The first in a new series of historical documentaries under the “Empires” banner, “The Greeks: Crucible of Civilization” provides a slickly packaged history lesson complete with elaborate computer graphics. Covering 100 turbulent years that set the stage for Western culture, docu focuses on a few prominent players of the time to tell the story of the small city of Athens, which rose to greatness as an imperial power and then quickly overstepped its bounds. It’s appropriate material for a Greek tragedy, which, of course, was one of Athens’ many lasting contributions.
Split into three segments, docu begins with “The Revolution,” which leads up to the overthrow of Athens’ aristocratic government in 508 B.C.
Primary protagonist here is Cleisthenes, a member of the city’s elite who was raised with the heroic stories of Homer and took the earliest opportunity to seize power before being banished himself.
After a popular revolt, Cleisthenes was recalled from exile to form the world’s first democracy. An intriguing and under-recognized figure, Cleisthenes found a way to give everyday citizens a voice in governance by devising a system of voting using pebbles.
The film returns frequently to very life-like digital images of Cleisthenes and other central figures, without ever mentioning exactly how such detail was determined and the degree of its accuracy.
Entertainment value does seem to dominate here over documentation, although the interviewed scholars give effectively succinct and convincing commentary.
The newfangled visual approach works best in the second segment, “The Golden Age.” Threatened with invasion by the powerful Persians, Athens is led to victory by Themistocles, a commoner-cum-general who convinces the citizens to abandon the city in order to save it.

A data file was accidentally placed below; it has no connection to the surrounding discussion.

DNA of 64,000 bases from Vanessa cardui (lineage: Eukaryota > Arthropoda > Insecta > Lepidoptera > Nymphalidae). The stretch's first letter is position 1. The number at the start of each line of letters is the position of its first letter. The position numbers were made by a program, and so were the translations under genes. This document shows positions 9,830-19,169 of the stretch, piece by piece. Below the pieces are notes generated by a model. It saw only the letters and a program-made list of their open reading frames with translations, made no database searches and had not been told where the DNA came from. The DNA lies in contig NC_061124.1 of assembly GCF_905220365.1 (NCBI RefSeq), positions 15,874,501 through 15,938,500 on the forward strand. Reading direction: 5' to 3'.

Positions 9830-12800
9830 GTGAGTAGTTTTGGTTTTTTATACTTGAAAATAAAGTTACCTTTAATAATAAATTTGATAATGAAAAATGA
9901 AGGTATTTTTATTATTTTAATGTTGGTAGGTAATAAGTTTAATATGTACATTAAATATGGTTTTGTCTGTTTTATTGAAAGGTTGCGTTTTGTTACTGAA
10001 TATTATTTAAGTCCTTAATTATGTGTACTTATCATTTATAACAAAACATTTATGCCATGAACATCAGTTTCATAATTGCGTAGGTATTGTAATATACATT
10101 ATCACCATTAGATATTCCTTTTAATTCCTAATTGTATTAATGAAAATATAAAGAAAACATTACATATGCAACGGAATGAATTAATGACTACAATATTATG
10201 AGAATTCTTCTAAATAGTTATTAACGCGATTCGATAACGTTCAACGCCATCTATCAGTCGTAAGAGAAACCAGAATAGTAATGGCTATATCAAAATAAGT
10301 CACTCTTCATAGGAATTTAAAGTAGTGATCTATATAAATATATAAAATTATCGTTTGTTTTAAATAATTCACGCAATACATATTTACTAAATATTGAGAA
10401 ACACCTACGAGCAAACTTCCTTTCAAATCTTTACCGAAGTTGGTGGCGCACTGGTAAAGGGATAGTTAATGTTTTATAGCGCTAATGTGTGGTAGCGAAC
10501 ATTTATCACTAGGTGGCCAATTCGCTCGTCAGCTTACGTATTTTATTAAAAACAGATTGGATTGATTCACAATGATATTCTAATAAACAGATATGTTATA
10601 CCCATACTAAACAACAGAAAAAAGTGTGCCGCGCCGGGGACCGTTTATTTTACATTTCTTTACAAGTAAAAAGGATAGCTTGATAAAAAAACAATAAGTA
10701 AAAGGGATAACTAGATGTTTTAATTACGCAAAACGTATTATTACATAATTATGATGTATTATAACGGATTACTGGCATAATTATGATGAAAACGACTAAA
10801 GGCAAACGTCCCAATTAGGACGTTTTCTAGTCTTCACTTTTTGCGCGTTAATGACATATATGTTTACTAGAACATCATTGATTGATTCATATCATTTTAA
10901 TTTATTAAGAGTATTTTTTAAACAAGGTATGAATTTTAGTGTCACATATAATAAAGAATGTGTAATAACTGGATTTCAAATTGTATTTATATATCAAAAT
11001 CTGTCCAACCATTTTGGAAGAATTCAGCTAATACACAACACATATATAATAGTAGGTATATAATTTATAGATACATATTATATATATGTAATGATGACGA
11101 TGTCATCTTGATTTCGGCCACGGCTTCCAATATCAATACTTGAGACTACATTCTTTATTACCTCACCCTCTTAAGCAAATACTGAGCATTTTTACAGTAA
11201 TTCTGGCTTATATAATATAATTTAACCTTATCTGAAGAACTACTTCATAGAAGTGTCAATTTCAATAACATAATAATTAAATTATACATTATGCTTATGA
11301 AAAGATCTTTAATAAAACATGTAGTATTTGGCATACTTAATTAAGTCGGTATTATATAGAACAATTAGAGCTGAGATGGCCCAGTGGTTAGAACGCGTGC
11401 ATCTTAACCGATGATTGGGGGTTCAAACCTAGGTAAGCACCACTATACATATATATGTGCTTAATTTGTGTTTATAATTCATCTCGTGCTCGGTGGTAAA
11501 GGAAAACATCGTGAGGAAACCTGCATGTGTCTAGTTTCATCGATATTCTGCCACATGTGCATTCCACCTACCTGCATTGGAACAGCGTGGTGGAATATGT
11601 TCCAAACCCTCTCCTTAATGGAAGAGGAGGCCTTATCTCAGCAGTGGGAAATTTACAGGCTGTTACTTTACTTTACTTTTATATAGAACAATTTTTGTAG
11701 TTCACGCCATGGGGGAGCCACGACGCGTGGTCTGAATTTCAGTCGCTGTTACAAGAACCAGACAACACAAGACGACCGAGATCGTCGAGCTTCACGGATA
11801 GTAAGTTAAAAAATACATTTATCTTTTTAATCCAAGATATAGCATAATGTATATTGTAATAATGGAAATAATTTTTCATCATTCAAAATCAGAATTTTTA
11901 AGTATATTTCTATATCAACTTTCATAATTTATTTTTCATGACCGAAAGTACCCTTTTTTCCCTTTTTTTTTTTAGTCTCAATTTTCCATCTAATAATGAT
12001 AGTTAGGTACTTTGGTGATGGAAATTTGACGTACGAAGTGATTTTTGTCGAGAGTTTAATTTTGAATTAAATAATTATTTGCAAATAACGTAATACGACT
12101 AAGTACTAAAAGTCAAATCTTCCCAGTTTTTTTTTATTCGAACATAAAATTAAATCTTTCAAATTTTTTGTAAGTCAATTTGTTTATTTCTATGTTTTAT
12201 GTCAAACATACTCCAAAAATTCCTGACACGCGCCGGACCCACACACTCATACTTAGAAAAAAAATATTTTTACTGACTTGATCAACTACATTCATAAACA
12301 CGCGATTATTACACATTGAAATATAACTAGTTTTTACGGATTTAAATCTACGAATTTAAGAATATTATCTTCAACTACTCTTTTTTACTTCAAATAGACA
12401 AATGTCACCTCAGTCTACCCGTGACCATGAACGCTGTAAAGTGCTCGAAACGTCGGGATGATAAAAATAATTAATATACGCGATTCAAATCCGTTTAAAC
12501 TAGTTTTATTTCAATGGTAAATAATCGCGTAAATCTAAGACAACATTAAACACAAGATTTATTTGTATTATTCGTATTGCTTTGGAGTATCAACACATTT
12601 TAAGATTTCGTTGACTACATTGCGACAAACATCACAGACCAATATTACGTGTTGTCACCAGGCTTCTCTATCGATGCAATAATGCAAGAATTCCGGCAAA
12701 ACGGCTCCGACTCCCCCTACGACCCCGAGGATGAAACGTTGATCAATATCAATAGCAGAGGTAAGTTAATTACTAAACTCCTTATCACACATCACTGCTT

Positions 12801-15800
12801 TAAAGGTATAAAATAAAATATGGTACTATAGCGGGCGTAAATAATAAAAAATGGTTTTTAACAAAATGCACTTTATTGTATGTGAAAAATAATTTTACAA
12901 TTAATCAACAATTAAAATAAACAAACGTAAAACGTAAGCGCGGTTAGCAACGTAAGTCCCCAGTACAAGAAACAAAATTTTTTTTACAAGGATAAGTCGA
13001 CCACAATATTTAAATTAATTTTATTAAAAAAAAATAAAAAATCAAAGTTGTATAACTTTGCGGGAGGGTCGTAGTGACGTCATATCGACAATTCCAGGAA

Writer-director Cassian Harrison does a very nice job giving viewers a sense of what it might have been like to watch Athens burn. War scenes are less effectively depicted, although the story-telling remains clear and dramatic.
Under the rule of Pericles, Athens is rebuilt in full glory, and docu uses computer graphics to imagine the inside of the architecturally brilliant Parthenon, where those who entered would be greeted by a 40-foot statue of goddess Athena.
Perhaps because so much that is essential to Western culture happened in such a short period of time, this segment feels a bit sketchy towards the end. A timeline to keep track of exactly what happened when would have been helpful.
Third and final segment is entitled “Empire of the Mind.” After achieving a Mediterranean empire in less than a century, Athens quickly found itself enmeshed in an unwinnable war with its rival city-state, Sparta.
Sparta had the greater army, but Athens boasted a dominant naval force, and for years the two powers battled to a standstill. But as plague entered the walled-off city of Athens and an unnecessary battle devastated their fleet, the world’s first democracy was put to the test and failed, disintegrating into mob rule.
Only the level-headed Socrates attempted to stand up against the tide, and he was put to death for his efforts. Shots of the actual small pottery pieces used to hold the hemlock for executions carry a strong visual force.
Once Athens was forced to surrender, the city found that its greatest export became not goods but ideas, and the martyred Socrates was ultimately transformed into the new model for the heroic figure.
A bit over-produced and occasionally heavy-handed, “The Greeks: Crucible of Civilization” is ultimately very effective in putting forth an educational tale in a dramatic fashion.
Liam Neeson’s narration is nicely done, but the stentorian music becomes a distraction. Next up in the “Empires” series will be docus on Islam, Napoleon, the Roman Empire and the British Empire.